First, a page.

5 Italian Dishes Kids Can Make


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Italian Toasties
Italian toasties are a combination between a pizza slice and a submarine sandwich. lat42kahuna/iStock/Thinkstock

It's the perfect cross between a sandwich and a slice of pizza, and so good your kids will probably ask for seconds. The best part? This recipe for Italian toasties is so easy to make that kids can assemble it themselves.

Start with a loaf of artisanal bread. Nearly any kind will do, but crusty bread with rounded ends works best. Depending on the age of the child who will be doing the assembly, you may want to have an adult cut the loaf lengthwise, leaving it attached at one side. It should open up like a magazine.

Then, have the kids take over again. Armed with spoons, they'll scrape out the soft insides of the bread loaf and drizzle the loaf's interior with olive oil. After that, they spread a layer of tomato paste over both sides, and add the fillings, which can include sliced ham, olives artichokes, eggplant, mushrooms or other Italian-style toppings. Be sure to add a hefty dose of provolone cheese here and there, as well as a topping of mozzarella. Sprinkle with oregano, salt and pepper, close the sandwich and -- here's the fun part -- let kids use their hands to flatten it. Wrap the sandwich in foil and let the adult transfer the loaf to a 350 degree F (180 degree C) oven. In 30 minutes, you'll all be rewarded with a real crowd-pleaser. The adult should unwrap and slice the sandwich into six servings [source: BBC Good Food].

Author's Note: 5 Italian Dishes Kids Can Make

I'm a proponent of keeping kids busy in the kitchen. As a child, my mother taught me to cook and bake at an early age -- and it was more than just a way to keep me from being underfoot. Long before it was part of a classroom curriculum, I learned basic math skills at home by scaling recipes, including a working knowledge of fractions. It's an interactive way to engage, and one I hope my children will pick up on. I'll admit, some of the my children are more interested in culinary skills than others, but they all like to eat!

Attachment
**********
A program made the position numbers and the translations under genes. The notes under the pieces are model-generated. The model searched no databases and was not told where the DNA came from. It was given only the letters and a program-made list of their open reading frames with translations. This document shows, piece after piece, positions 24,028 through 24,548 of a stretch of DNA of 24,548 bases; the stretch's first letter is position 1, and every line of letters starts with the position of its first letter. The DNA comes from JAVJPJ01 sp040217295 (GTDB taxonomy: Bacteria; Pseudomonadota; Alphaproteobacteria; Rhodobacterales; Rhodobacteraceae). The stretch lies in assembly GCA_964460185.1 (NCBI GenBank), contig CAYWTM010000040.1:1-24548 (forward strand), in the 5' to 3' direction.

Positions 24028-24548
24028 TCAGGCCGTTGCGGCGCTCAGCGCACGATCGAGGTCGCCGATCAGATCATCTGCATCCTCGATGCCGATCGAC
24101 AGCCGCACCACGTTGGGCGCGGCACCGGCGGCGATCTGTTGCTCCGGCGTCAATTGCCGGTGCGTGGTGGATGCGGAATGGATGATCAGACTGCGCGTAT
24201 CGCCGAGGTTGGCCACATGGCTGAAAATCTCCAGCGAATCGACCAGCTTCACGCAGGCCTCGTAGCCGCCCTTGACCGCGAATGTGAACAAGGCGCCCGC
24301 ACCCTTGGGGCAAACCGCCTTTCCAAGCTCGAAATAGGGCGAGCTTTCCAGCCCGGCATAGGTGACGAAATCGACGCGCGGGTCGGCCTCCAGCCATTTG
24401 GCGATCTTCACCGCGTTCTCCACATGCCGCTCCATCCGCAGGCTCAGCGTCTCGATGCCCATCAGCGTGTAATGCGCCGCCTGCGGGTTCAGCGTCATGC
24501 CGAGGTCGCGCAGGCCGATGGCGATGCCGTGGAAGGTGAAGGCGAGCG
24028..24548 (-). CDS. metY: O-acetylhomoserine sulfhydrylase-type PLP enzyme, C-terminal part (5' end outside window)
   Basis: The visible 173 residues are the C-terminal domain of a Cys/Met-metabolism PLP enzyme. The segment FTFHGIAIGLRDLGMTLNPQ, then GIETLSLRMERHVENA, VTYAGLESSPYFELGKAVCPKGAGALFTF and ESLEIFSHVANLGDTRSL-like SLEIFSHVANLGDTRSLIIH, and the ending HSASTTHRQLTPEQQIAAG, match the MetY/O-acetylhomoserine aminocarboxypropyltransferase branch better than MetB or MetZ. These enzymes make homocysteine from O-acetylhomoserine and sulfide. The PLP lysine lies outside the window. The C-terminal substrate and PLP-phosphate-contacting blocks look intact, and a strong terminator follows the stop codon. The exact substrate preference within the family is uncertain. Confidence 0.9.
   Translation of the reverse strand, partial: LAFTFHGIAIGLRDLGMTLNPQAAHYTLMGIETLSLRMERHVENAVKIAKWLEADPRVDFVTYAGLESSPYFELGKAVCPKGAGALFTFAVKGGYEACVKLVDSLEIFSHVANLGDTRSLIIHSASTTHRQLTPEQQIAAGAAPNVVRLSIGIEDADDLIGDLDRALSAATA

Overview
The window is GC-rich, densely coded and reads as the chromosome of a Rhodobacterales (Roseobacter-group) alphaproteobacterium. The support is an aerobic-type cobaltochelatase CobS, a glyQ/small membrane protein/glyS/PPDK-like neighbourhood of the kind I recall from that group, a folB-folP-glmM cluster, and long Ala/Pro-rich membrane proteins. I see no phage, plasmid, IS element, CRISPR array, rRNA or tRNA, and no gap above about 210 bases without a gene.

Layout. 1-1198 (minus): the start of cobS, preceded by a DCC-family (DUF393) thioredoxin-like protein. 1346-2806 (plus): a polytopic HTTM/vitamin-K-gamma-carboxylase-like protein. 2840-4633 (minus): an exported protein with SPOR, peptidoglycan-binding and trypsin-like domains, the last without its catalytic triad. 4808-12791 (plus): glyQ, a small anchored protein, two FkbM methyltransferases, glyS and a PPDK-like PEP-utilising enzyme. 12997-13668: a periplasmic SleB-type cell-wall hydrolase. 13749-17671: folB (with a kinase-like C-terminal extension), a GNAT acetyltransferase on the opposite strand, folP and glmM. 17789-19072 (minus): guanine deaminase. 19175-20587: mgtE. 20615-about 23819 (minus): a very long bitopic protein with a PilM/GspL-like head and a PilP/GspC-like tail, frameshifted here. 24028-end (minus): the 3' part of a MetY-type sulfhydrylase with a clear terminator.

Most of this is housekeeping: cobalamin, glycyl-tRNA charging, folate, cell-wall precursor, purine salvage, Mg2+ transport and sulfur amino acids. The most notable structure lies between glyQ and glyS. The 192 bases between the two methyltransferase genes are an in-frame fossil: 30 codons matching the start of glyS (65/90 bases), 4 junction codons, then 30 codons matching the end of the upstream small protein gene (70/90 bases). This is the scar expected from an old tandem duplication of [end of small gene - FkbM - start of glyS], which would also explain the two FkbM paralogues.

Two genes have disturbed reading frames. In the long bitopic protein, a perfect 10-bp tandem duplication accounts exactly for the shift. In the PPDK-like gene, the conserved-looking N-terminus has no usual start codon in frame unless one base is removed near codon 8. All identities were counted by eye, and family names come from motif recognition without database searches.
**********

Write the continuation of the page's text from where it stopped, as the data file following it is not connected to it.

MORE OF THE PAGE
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Sources

  • Anderson, Amy. "Kids in the Kitchen: Made-to-Order Pizza Pasta Bowls." Make and Takes. May 7, 2014. (May 9, 2014) http://www.makeandtakes.com/kids-kitchen-made-order-pizza-pasta-bowls
  • BBC Good Food. "Italian Toasties." June 2010. (May 9, 2014) http://www.bbcgoodfood.com/recipes/558627/italian-toasties
  • BBC Good Food. "Squished Tomato Pasta Sauce." (May 9, 2014) http://www.bbcgoodfood.com/recipes/681650/squished-tomato-pasta-sauce
  • Negrin, Julie. "How to Safely Include Kids in the Kitchen." Food Network. (May 9, 2014) http://www.foodnetwork.com/how-to/articles/how-to-safely-include-kids-in-the-kitchen.html
  • Pittman, Ann Taylor. "A Kid in the Kitchen: Spaghetti Squash." Cooking Light. April 2012. (May 9, 2014) http://www.cookinglight.com/food/matisse-reid-spaghetti-squash-00412000074766/
  • Scattergood, Amy. "Homemade Pasta, a Perfect Cooking Project for Kids." LA Times. Oct. 22, 2008. (May 9, 2014) http://www.latimes.com/style/la-fo-kidpasta22-2008oct22-story.html
  • Smart, Marcia Whyte. "Spaghetti Squash with Tomato-Basil Sauce Recipe." My Recipes. April 2012. (May 9, 2014) http://www.myrecipes.com/recipe/spaghetti-squash-tomato-basil-50400000120179/

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